I was asked by media this week how I thought the Super City had performed for our community and whether, as a model, it delivered local democracy. I’m sure all residents will have reflected on these questions and have their own strong views on the matter. As the Hibiscus and Bays Local Board Chairperson for the last seven years I get over 100 emails a week and many phone calls from people who want to share their concerns and views so I have a fair idea of how many feel on the issue.
The Local Board has continued to deliver very significant projects for our area such as the extension to the Estuary Arts Centre, Stillwater Hall, Stoney Homestead and Metropark. More recently, this would also include working with others to build the Slashpad at Stanmore Bay Leisure Centre and deliver the D’Oyly Reserve daylighting project. These projects have relied heavily on our combined experience and our excellent relationships with local community groups, charitable trusts and private companies plus working closely with staff in various Council entities and our own handful of proactive and hardworking Local Board staff to make it happen.
What has made it difficult is the fractionated structure of Auckland Council with its labyrinth of organisations (some Council controlled, but not managed) that we must consult and work with if we are to deliver projects in a timely and cost-effective way. We have also found that our unique shared governance arrangement with Council can be frustrating as our local budgets have been affected by the governing body decisions to drop service or delivery standards in our key areas such as parks, environmental programmes and libraries with little consultation. These are areas that our residents love and value, and often the supposed savings are negligible but their effects are very noticeable.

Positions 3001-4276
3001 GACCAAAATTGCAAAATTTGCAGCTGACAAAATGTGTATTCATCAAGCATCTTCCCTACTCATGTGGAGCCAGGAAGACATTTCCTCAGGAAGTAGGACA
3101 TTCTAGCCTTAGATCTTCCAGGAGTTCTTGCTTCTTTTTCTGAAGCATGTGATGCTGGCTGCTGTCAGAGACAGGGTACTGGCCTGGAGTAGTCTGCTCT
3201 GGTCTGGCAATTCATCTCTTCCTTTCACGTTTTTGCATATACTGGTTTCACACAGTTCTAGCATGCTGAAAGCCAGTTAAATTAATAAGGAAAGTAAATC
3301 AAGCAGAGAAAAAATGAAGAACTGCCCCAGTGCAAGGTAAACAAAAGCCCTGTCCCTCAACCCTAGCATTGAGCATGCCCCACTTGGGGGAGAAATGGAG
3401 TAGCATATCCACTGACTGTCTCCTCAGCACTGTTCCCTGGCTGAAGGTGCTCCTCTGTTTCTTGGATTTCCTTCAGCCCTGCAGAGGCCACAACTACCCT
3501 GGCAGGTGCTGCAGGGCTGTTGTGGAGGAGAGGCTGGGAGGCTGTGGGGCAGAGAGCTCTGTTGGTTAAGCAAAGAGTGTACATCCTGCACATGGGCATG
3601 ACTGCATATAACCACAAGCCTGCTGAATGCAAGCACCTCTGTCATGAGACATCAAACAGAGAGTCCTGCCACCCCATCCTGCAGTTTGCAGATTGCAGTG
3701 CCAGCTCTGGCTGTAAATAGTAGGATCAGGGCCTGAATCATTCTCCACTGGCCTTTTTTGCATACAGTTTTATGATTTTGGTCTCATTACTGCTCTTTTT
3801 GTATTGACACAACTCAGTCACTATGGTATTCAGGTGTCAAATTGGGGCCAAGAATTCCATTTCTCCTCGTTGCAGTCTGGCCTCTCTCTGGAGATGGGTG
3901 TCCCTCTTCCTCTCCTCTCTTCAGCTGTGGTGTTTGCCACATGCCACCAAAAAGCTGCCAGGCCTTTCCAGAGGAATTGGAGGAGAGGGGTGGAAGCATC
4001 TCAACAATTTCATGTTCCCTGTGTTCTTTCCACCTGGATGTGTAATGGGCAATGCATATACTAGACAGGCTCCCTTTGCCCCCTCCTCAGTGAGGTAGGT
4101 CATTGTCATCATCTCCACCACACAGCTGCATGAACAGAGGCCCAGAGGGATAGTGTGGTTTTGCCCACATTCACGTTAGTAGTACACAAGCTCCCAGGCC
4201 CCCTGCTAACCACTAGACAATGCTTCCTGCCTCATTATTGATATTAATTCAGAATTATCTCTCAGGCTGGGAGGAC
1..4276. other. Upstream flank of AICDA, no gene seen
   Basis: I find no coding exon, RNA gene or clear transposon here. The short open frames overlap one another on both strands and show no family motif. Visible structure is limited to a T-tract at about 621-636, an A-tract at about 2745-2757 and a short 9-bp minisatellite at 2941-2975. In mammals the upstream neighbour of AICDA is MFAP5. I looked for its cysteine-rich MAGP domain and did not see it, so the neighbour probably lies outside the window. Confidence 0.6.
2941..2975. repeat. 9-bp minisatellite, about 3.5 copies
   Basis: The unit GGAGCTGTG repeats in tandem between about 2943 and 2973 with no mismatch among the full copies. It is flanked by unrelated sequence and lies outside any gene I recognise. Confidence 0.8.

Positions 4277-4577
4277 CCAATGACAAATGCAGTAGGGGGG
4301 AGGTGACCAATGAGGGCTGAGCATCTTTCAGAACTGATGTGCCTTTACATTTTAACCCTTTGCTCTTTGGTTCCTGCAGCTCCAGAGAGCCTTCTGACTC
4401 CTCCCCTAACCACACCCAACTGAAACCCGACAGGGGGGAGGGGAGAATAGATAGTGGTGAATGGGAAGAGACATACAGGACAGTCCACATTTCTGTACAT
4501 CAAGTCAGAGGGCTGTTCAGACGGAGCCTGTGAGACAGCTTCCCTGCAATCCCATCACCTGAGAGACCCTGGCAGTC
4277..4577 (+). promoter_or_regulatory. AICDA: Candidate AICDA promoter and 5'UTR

Our residents tell us they would like more say in where cuts happen. In a recent consultative process, our community clearly said their priorities are better transport and more focus on parks, libraries and high service standards, but not on costly administration. While they were prepared to support a living wage for lower paid Council workers, they were alarmed at the increasing number of staff on six digit salaries. We must listen to what our people say.
For local boards to deliver better local democracy, we must have more certainty and ensure local decisions are made at a local level. We need the delegations, funding and resources to make this happen, while regional decision making should be made by the governing body as was intended under the establishment legislation. While the recent Governance Framework review exercise undertaken by Council suggested more local delegations for local boards, this is still to happen and to my mind, the review did not go far enough as Council Controlled Organisations such as Auckland Transport were not included in the review. Perhaps this can be addressed through the next Local Government Commission Review.
Local boards need to be made fully accountable for decisions made at a local level so that residents can clearly determine every three years if we have achieved what they wanted and vote accordingly. Unfortunately, the current devolved system does not allow people to gauge who does (or does not do) what.
What do you think? Is the current Auckland Council governance structure performing for our community? Our Local Board would be really interested in your views.